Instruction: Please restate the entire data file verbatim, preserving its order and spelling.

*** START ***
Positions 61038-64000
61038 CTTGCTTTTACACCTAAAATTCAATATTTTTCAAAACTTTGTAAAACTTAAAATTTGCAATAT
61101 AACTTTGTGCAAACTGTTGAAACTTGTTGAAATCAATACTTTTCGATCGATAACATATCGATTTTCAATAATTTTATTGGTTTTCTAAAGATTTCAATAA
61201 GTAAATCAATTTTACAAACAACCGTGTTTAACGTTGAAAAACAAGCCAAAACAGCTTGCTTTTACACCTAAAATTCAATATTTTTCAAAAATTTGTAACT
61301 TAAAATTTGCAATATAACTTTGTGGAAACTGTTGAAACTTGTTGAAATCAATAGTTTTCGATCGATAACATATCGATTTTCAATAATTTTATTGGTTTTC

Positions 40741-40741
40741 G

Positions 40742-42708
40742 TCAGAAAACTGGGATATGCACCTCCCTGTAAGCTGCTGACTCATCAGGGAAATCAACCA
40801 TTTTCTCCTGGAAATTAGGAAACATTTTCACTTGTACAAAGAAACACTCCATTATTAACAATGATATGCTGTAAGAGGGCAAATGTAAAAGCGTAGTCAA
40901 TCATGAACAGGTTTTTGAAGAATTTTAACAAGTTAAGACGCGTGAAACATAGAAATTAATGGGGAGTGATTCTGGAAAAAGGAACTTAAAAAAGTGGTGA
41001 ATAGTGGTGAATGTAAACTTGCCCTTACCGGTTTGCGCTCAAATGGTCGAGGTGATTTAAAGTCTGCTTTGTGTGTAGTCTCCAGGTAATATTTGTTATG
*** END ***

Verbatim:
Positions 61038-64000
61038 CTTGCTTTTACACCTAAAATTCAATATTTTTCAAAACTTTGTAAAACTTAAAATTTGCAATAT
61101 AACTTTGTGCAAACTGTTGAAACTTGTTGAAATCAATACTTTTCGATCGATAACATATCGATTTTCAATAATTTTATTGGTTTTCTAAAGATTTCAATAA
61201 GTAAATCAATTTTACAAACAACCGTGTTTAACGTTGAAAAACAAGCCAAAACAGCTTGCTTTTACACCTAAAATTCAATATTTTTCAAAAATTTGTAACT
61301 TAAAATTTGCAATATAACTTTGTGGAAACTGTTGAAACTTGTTGAAATCAATAGTTTTCGATCGATAACATATCGATTTTCAATAATTTTATTGGTTTTC

Positions 40741-40741
40741 G

Positions 40742-42708
40742 TCAGAAAACTGGGATATGCACCTCCCTGTAAGCTGCTGACTCATCAGGGAAATCAACCA
40801 TTTTCTCCTGGAAATTAGGAAACATTTTCACTTGTACAAAGAAACACTCCATTATTAACAATGATATGCTGTAAGAGGGCAAATGTAAAAGCGTAGTCAA
40901 TCATGAACAGGTTTTTGAAGAATTTTAACAAGTTAAGACGCGTGAAACATAGAAATTAATGGGGAGTGATTCTGGAAAAAGGAACTTAAAAAAGTGGTGA
41001 ATAGTGGTGAATGTAAACTTGCCCTTACCGGTTTGCGCTCAAATGGTCGAGGTGATTTAAAGTCTGCTTTGTGTGTAGTCTCCAGGTAATATTTGTTATG